In the last few years the advent of an assortment social media applications has meant that many professional associations have been quick to see the possibilities offered by these new communication and networking routes and have begun to utilise as many as possible. They offer obvious benefits and opportunities to access large numbers of people, elicit opinions or motivate through almost instant communication of ideas. Yet it is worth questioning how many of these organisations will have taken the time to identify the strategic intent or benefit of these activities, both for the organisation and for the membership as a whole.
With the development of the science of network theory, the mathematicians have offered us a plausible explanation of the route to the foundation of professional associations, from groups of like minded individuals to centralised hubs of activity for vast communities of interest. However, the theory also shows us that such hubs are fragile and must also function as key connectors – these are the crucial roles that really matter and are channels for the transfer or ‘flow’ of resources. If they fail in this role then organisations risk losing their hub status, well illustrated by the ‘fashions’ in certification and the story told by the peaks and troughs in take-up for specific qualifications over time.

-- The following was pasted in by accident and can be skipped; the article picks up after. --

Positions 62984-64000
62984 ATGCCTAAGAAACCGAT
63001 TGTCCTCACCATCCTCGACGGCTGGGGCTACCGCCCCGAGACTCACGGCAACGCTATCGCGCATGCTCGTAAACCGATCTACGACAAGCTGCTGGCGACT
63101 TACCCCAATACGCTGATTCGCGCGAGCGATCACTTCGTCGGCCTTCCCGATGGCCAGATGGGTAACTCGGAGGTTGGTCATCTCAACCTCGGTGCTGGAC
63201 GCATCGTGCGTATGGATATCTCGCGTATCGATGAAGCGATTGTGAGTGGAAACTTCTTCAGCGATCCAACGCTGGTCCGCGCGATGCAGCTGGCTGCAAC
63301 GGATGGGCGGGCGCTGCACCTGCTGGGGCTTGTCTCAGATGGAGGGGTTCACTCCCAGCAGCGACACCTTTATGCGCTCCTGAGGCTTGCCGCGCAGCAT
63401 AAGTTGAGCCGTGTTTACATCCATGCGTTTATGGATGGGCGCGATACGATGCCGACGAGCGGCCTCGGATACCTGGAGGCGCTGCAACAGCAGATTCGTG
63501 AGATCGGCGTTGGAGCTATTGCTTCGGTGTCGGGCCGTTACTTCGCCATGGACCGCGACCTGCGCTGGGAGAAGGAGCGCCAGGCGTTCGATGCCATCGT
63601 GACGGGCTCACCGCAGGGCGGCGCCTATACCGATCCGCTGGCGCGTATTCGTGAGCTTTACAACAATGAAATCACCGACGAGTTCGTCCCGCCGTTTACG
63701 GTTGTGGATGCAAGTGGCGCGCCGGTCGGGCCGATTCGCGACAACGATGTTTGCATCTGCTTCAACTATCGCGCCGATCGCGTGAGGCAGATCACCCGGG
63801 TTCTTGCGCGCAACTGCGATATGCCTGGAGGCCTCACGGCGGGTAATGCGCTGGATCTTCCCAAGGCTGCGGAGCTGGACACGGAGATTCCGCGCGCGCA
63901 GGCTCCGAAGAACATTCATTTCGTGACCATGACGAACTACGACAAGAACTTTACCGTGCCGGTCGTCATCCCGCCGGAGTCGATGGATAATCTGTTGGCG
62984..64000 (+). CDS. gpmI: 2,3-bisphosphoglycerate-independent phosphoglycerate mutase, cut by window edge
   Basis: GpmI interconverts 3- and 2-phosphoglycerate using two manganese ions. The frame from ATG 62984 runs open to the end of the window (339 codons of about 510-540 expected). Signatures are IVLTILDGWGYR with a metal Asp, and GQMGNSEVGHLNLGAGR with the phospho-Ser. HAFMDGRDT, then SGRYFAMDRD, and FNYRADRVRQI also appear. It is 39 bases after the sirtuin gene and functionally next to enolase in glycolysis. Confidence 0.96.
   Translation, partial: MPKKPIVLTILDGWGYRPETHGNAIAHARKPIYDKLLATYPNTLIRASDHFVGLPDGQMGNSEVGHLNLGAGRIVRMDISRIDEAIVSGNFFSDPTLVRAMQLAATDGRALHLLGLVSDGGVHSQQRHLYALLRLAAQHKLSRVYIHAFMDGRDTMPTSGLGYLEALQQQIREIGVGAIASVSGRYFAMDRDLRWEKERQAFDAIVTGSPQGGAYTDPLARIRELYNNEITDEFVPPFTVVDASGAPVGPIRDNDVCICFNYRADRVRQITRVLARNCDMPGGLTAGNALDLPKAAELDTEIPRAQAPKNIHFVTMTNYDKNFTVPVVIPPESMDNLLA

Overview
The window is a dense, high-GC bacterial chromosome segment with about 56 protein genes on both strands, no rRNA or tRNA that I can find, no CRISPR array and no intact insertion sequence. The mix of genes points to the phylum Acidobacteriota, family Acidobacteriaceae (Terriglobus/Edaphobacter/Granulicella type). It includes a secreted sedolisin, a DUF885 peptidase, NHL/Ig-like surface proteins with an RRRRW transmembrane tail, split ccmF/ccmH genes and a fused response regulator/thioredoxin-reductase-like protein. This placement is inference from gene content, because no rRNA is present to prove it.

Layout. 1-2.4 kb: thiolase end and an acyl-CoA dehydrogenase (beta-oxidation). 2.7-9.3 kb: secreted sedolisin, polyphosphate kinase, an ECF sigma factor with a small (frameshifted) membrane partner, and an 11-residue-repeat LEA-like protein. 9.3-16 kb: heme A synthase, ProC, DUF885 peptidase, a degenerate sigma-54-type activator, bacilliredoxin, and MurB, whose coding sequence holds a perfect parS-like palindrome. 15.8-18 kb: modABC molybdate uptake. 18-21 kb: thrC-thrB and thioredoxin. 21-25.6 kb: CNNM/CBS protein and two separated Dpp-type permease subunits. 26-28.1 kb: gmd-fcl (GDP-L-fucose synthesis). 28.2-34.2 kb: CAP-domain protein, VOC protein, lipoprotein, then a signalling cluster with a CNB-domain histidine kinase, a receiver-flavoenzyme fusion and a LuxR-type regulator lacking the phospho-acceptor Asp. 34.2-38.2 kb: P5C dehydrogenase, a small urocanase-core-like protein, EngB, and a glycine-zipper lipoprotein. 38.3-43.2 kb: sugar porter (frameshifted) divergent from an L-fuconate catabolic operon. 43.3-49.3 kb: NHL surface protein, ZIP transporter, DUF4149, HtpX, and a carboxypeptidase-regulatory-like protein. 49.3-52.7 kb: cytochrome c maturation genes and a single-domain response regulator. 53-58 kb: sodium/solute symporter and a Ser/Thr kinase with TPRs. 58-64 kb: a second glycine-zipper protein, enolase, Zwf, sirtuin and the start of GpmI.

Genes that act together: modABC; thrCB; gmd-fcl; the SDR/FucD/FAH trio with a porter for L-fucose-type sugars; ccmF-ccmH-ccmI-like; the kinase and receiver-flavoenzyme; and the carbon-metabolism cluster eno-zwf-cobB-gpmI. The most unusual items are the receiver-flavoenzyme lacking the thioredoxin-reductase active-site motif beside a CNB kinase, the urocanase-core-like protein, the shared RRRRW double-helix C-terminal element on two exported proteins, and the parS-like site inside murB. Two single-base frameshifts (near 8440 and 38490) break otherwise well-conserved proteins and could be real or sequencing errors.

BALANCING POTENTIAL AGAINST RISK
So for professional associations an interesting balancing act is developing, to utilise the functionality of the social media with its potential to extend the range of their influence, and probably increase membership, without compromising their leadership role within their defined and connected communities of interest.
This leadership role means that they will probably need to work harder to safeguard their place in developing and driving standards while at the same time enhancing their positions within the extended networks represented by their communities of interest. Their members (and non-members) have several layers of networking available to them, both as members of their associations and as members of the burgeoning social media networks at their disposal. These networks should be used to enhance not displace the very real purpose and responsibilities that professional associations have as disseminators of the standards and requirements for professionalism within their disciplines.
So the challenge is for professional associations to stay relevant in an increasingly connected world and the question is whether evolution will determine the result despite our best efforts.